If somebody has one, I’d be glad to hear about it but of course I won’t replace a perfectly good jacket just to buy a different one. the damage of producing and buying it has already been done. Replacing it with a more ecological option would be a net negative until it needs to be replaced anyway.

As for the Jacket itself, it’s really not bad. Much better than the Fjellräven one before. The material feels relatively soft and flexible, it’s ventilated well and still windproof, relatively light, and completely waterproof. The passive avalanche locator patch in the arm is a nice touch, but doesn’t replace an active beacon because the signal is so much weaker.

My biggest gripes are:

  1. the comically tiny [plastic squeezy thingies to fix the string position when adjusting the hood for example – someone please tell me what these are called] which seem impossible to operate with gloves on
  2. The system for tightening the cuffs, both because of the reason above, and because using Velcro like everyone else would have been so much more practical. These elastic string loops loosen up over time, requiring you to redo them periodically.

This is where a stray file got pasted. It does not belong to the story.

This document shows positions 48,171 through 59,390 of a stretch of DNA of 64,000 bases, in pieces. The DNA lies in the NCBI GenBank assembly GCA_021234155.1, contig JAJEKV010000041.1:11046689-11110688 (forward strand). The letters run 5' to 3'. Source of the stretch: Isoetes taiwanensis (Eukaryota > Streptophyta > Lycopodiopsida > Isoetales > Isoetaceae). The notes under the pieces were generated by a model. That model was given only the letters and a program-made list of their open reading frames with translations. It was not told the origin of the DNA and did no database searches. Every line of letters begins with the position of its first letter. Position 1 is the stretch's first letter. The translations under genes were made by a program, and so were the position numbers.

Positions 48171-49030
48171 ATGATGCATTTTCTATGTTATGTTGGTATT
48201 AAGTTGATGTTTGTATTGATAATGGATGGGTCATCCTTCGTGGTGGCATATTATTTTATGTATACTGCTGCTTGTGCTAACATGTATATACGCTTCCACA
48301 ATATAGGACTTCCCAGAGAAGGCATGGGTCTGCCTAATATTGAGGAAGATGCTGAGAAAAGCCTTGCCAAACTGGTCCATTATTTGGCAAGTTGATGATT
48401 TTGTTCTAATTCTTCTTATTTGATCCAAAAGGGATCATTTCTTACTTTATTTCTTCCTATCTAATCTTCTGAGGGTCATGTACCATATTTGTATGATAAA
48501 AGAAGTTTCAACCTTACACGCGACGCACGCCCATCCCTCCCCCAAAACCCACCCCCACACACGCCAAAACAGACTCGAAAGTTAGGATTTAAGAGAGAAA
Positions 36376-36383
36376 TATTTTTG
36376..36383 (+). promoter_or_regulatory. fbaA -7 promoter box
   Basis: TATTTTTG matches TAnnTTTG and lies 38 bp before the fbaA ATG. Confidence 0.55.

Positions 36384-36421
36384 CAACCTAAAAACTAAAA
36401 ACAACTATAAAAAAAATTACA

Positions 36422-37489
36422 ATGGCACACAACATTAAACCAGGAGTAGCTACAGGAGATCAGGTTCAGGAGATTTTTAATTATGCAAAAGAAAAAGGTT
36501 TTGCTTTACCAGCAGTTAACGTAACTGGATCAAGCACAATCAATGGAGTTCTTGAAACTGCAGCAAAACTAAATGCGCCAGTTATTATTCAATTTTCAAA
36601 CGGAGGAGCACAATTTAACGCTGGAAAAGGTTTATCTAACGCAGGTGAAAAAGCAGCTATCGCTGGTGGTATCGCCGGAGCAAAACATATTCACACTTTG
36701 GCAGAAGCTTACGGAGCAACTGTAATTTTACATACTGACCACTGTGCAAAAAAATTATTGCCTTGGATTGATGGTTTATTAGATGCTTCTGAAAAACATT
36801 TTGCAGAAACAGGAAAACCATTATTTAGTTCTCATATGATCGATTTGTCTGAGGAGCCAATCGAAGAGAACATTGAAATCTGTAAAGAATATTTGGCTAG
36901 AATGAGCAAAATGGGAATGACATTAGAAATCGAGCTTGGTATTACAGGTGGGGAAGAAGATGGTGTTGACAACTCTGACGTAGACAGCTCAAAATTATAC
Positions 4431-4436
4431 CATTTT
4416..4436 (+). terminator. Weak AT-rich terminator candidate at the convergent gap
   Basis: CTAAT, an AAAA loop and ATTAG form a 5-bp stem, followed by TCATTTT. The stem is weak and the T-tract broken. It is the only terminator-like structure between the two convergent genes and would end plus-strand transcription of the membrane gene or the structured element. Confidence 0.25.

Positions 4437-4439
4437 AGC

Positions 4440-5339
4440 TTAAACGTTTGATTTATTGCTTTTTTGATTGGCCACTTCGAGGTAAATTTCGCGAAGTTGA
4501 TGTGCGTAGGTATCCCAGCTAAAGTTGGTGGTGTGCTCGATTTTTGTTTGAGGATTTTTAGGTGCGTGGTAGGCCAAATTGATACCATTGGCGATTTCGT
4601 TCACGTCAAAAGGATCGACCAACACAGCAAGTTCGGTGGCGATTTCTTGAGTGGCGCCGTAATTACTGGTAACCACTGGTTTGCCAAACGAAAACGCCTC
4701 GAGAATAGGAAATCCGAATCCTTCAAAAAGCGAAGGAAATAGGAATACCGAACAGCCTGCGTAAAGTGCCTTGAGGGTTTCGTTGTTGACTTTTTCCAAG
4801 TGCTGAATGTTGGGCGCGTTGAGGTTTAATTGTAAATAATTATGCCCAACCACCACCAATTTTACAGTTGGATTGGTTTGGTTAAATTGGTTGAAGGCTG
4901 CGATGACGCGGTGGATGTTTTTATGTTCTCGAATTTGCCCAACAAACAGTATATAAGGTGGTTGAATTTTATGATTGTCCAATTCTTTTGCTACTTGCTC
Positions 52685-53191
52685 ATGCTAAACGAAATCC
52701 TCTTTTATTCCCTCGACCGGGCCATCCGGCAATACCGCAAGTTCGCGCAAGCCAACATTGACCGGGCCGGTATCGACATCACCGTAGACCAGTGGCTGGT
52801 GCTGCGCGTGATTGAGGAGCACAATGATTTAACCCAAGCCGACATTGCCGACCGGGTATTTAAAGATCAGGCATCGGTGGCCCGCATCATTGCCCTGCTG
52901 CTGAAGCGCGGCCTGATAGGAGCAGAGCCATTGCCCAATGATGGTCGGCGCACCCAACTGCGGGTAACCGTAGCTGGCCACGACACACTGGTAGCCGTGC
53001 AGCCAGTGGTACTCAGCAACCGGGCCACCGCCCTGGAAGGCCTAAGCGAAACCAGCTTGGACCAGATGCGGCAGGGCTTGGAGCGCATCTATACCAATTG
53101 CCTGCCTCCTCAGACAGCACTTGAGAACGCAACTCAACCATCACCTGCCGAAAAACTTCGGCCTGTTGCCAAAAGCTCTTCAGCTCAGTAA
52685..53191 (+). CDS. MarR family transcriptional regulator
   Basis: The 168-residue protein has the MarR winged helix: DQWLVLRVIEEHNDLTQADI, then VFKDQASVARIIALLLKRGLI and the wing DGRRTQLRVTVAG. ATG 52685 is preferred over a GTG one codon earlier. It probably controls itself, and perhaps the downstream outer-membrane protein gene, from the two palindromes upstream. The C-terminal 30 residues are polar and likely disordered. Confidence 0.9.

3. Those loops themselves, both on the cuffs and on the hood. Why did they have to be loops instead of an open string (or Velcro on the cuffs) like on every other jacket? It’s a safety risk, especially considering the jacket is also intended for alpine ski tours. You could catch them on something or someone and either have an accident, or make an accident worse.

In case someone still wants one despite the gripes, because they have – like me – come to the conclusion that there is not really a better option for the time being, Here it is on Amazon. (Affiliate Link*)

Gloves: Outdoor Research Flurry

A mix of polyester and wool, these gloves also come with touch screen enabling elements on the index finger and thumb, as well as some extra grip from rubber strips. They’re warm enough to suffice for my purposes and thin enough for me to be able to operate my phone and camera, even if just barely.

I made another compromise on the material because while pure wool gloves certainly exist, the ones I looked at hardly seemed sturdy enough for hiking and frequent washing. I may rethink this in the future and just try a pair of pure wool gloves.

Meanwhile, these can also be found on Amazon (Affiliate Link*)